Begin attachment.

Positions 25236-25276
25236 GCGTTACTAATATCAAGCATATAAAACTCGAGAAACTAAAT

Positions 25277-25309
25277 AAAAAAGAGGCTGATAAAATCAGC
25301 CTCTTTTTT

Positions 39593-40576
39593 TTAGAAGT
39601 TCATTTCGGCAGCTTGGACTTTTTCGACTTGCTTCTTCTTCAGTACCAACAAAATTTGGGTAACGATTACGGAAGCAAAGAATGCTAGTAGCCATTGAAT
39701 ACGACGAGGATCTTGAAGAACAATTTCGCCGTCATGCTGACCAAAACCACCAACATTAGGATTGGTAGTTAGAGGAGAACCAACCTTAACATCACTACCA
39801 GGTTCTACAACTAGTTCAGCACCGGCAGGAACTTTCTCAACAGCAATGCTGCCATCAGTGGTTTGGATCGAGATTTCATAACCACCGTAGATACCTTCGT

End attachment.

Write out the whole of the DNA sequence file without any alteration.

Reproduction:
Positions 25236-25276
25236 GCGTTACTAATATCAAGCATATAAAACTCGAGAAACTAAAT

Positions 25277-25309
25277 AAAAAAGAGGCTGATAAAATCAGC
25301 CTCTTTTTT

Positions 39593-40576
39593 TTAGAAGT
39601 TCATTTCGGCAGCTTGGACTTTTTCGACTTGCTTCTTCTTCAGTACCAACAAAATTTGGGTAACGATTACGGAAGCAAAGAATGCTAGTAGCCATTGAAT
39701 ACGACGAGGATCTTGAAGAACAATTTCGCCGTCATGCTGACCAAAACCACCAACATTAGGATTGGTAGTTAGAGGAGAACCAACCTTAACATCACTACCA
39801 GGTTCTACAACTAGTTCAGCACCGGCAGGAACTTTCTCAACAGCAATGCTGCCATCAGTGGTTTGGATCGAGATTTCATAACCACCGTAGATACCTTCGT